Thursday, May 24, 2012

The greatest beauty is often overlooked. The details that make up the bigger blur are often lost on the casual observer, whether they are looking at the sky, a flower or another human being.

I was talking to a friend just yesterday about the place he works and he was telling me that all of those things that one does that are spectacularly executed, beautifully designed and perfectly received are forgotten, but the one thing that fails, the one project that blows up in your face leaves an indelible stain.

I've commented more than once on how it seems that the memories most accessible are those of negative, not positive events. They are no more powerful than the positives, but seem to be stored for ready access while the pleasant memories must be coaxed to the fore.

This is human nature and as humans, we should try to overcome it. It can be argued, and not without merit, that our instinctual need to hold on to those things that have hurt us in the past to protect us in the future is a basic part of who we are as human beings. I think it worth noting that we are advancing far faster than evolution can adjust. Therefore, it's up to our intellectual selves to retrain our instinctual selves.

Thursday, April 12, 2012

Where are you thinking?

What are you thinking is a common question that all of us have been asked on occasion but I would ask a different question, "Where are you thinking?"

As a programmer and a user of more than one Enterprise Resource Management System I am constantly faced with challenges of a cognitive type. I've found after more than a decade solving these problems, one of the best ways to get a fresh perspective is to change my location. I often get up from my desk and go for a cup of coffee (which usually gets cold sitting on my desk) or for a short lap around the office.

These are the times when some of the hardest problems are solved. You can't stare at a computer screen and force it into revealing to you the intricate solutions you desire. The truth is, I can sit happily programming for hours most of the time once I know which direction I'm going in, what techniques I'm going to use to achieve my goals. Getting to that point, however, might take me on a half mile walk around the facility or just down to the break room for a snack. I might even be found making coffee or even cleaning out one of the microwaves in the office. I thought up the idea for my start up while I was washing dishes. Most managers who are worth their salt understand the process. Even those who don't will accept it if the output is where it needs to be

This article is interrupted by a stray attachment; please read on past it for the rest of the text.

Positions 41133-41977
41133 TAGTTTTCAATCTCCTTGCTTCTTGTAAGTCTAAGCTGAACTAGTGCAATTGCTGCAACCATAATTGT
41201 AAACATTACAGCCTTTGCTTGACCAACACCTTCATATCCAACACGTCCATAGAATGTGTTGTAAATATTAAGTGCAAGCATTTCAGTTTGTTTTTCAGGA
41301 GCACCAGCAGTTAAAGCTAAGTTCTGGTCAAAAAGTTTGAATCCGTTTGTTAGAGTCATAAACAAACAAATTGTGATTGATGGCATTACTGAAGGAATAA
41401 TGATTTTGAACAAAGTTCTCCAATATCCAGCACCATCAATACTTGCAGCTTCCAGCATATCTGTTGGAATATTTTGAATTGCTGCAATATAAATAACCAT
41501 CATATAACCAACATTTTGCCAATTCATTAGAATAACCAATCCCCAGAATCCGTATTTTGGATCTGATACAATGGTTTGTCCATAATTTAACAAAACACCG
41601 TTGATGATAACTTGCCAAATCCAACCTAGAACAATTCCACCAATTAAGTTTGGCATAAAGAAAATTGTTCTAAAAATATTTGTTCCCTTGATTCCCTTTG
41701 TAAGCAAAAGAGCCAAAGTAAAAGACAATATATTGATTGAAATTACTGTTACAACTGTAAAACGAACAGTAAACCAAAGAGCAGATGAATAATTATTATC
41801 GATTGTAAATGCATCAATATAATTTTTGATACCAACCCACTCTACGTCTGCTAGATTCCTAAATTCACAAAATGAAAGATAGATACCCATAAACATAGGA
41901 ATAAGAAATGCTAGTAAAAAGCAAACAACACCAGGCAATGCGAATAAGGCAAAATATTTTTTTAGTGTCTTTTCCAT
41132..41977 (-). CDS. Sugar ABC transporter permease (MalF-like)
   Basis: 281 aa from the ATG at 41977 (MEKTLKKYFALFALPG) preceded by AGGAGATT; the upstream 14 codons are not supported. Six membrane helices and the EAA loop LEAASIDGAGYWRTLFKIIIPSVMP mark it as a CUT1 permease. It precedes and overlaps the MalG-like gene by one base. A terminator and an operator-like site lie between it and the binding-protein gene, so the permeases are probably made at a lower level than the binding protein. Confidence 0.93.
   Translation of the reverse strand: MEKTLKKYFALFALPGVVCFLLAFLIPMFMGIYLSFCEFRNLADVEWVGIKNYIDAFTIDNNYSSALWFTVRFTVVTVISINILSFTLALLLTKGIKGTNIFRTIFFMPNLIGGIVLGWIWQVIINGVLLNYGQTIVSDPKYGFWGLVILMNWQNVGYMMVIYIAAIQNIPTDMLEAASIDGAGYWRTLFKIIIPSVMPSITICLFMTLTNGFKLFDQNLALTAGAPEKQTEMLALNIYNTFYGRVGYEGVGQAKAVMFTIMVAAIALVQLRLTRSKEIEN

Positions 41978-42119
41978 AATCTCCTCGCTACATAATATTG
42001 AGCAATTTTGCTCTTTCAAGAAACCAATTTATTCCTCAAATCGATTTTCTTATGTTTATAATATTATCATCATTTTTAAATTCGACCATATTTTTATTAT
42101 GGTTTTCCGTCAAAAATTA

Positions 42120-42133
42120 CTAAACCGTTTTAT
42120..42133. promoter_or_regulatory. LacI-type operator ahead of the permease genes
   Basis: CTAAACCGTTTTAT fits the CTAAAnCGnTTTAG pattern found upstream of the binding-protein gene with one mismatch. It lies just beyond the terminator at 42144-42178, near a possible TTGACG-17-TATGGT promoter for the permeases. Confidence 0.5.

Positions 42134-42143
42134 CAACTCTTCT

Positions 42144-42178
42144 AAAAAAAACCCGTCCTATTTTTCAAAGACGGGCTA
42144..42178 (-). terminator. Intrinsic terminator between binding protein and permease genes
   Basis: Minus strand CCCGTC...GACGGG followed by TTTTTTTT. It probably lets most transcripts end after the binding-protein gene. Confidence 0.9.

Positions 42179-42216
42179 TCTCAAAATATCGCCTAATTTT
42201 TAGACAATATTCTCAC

Now, get up and get that cup of coffee or at least find a window to stare out of for a few minutes...

Wednesday, April 4, 2012

Design Inspiration

The picture I've included is an original I did back in the late 90's when I was first learning how to use Photoshop. I remember how incredible it seemed to be able to create digitally without any limitations, on an infinite canvas. It still amazes me how free we are to create, design, share and judge in less time than it takes to mix paint for a physical creation.

With infinite options, we can often over-think, over-create and over-emphasize. That fact has lead to a scaled down design trend that is stark and has little to no depth. I can only believe that this trend will give way to a resurgence of shadow and gloss in the near future, a continual ebb and flow of contrasting styles with each cycle bringing about subtle enhancements on the historical until we might at some unknown point in the future, reach the Nirvana of design.

Nature has had millions more years to experiment and so has, not suprisingly, handed me a gift this fine evening. The moon is approaching full and normally dominates the sky with a radiance that mimicks day, but this spring, the moon's leading roll has been usurped by an unassuming, simple, but magnificently beautiful product of earth...the dogwood tree. The blooms this year on the white dogwoods posess seemingly magical radiance in the evening, absorbing the moons own light to reprocess it into something more magical before releasing it like a sigh of contentment into the night.

To capture be able to recreate that in design would be mastery...

Wednesday, March 21, 2012

The Long and Winding Road

We are here. Right here, right now, irrevocably traveling through the present. The road we've walked to get here was necessary only in that it got us to this fleeting destination. Technically, now is ever changing, instant by instant, quantum tick after quantum tick, sliding from now to then, but the now I reference is not so finitely defined as that.

The picture I've included is of my very dear friend, Dr. Blues or, as I first new him, Chuck Beattie. He and I traveled wildy different roads to get to this point in time, but either would kill for the other. That is the nature of time...of human existence.

Chuck is a blues man in the truest since. His life, all of his experience, his laughter and his pain, flow freely from him when he performs. Chuck and I first collaborated, not on music, but on technology. Dr. Beattie, you see, is also a programmer, a technology junkie and a true geek in the most flattering since of the word. There is where we first found common ground.

The point I'm meandering around to is that we never know how today will fit into the bigger puzzle that we're working on but it's important to realize that today and everyday that follows has the potential to change our lives. For that reason, I feel like we should pay attention and give each moment the respect it deserves. Otherwise we might just miss out on something grand!